Was blended worship ahead of its time?
Few worship trends have died quicker than the idea of blended worship. In fact, many of us may have even missed it. So, let me remind you. About a decade or two ago, when contemporary worship was just beginning to hit a tipping point, traditional churches all over were wrestling with what to make of this new movement and what unfolded is often referred to as the “worship wars.” In the midst of that heated moment, a handful of sincere but perhaps naïve peacemakers spoke up in congregations everywhere suggesting that rather than warring over style, what if churches simply blended the two styles – contemporary and traditional.
Like most compromises the idea of blended worship was unpopular from the beginning but a few congregations risked it, believing it to be the only option left to them besides splitting in two. The Sunday worship experience that emerged in many of those settings had a “I get mine, then you get yours” spirit to it; a little Tomlin for me, a little anthem for you, a screen for me, a pew for you. The result in most communities was that no one was happy and the worship wars were exchanged for worship whiplash. In the end, most churches did away with the blended experiment and chose one specific style or offered both.
The church I currently serve decided to offer both traditional and contemporary styles and has been doing so for the past ten years. This month will mark another significant moment in the life of our church as we launch of our first multi-site campus. The process of becoming a multi-site church has also been challenging and raised a number of questions but perhaps the most frequent one I receive as the campus pastor is what the worship style will be like. The assumption most folks have is that this new site will be like our current contemporary service but perhaps a bit darker, louder, and hazier; more contemporary, maybe “modern.” But that’s not where we’ve ended up.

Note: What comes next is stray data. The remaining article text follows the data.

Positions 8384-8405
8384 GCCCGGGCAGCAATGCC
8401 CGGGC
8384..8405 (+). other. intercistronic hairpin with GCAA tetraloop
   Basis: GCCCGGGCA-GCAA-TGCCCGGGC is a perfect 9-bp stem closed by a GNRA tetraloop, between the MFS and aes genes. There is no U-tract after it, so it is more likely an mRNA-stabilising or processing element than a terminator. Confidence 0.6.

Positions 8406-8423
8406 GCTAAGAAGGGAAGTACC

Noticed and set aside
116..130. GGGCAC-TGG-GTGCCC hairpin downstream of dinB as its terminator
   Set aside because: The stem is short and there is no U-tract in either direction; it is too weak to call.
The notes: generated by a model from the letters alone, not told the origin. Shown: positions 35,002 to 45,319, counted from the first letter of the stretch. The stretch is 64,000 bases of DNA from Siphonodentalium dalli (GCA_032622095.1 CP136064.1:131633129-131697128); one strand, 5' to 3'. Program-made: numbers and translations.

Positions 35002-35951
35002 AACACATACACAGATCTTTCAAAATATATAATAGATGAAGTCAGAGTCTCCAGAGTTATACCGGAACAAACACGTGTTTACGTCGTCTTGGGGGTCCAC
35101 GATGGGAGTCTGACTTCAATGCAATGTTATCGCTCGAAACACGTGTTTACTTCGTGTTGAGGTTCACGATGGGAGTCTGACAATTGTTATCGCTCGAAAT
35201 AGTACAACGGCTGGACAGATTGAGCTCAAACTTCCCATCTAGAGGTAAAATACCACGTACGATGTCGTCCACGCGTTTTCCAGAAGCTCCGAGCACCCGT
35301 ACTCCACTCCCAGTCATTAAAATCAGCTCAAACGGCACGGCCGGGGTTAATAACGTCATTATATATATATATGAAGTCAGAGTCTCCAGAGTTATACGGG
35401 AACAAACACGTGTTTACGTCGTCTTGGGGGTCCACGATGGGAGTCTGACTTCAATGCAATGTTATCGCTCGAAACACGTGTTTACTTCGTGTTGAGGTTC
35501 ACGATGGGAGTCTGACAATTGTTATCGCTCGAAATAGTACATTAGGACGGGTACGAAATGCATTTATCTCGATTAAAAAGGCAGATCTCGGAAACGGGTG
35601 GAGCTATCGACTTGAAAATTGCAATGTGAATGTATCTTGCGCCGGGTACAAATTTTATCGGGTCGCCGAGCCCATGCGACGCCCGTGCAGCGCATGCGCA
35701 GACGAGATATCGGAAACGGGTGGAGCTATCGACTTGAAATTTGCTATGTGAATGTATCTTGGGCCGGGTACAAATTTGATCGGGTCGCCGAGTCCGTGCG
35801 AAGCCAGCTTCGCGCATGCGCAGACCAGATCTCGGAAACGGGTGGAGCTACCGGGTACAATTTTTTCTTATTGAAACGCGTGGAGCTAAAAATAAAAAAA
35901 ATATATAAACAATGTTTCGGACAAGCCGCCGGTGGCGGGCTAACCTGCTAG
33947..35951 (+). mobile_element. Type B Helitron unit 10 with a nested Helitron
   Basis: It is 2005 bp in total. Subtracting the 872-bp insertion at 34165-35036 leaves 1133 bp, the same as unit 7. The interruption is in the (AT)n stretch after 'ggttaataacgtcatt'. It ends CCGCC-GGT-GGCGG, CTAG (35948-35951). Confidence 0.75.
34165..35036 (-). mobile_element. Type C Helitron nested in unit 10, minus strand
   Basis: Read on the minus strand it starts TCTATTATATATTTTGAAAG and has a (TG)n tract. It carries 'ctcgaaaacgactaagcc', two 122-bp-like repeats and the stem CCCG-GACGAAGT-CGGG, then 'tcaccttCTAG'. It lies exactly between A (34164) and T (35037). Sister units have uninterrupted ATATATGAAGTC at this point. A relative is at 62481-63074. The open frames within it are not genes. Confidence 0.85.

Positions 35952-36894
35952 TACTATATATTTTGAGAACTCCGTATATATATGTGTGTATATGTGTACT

The Sunday morning worship experience at our brand new campus might best be described as blended but it’s different than the blended services of a decade ago. Perhaps the most significant difference is that our community didn’t arrive at this form via a reluctant compromise but rather a deep sense of admiration for the strengths of both contemporary and traditional worship styles. Unwilling to live without the gifts of either, we began to experiment with combining the two in an effort to create an environment that was both rich in tradition and yet accessible, reverent but still expressive. Discerning which elements to include on any given Sunday and how to incorporate them artfully hasn’t always been easy or smooth but it has been rewarding. Lately, we’ve begun to receive a number of visitors from both our contemporary and traditional services who all seem to be surprised and even delighted by the worship experience. No longer a war but a love fest. Perhaps blended worship was just ahead of its time? I guess we’ll see.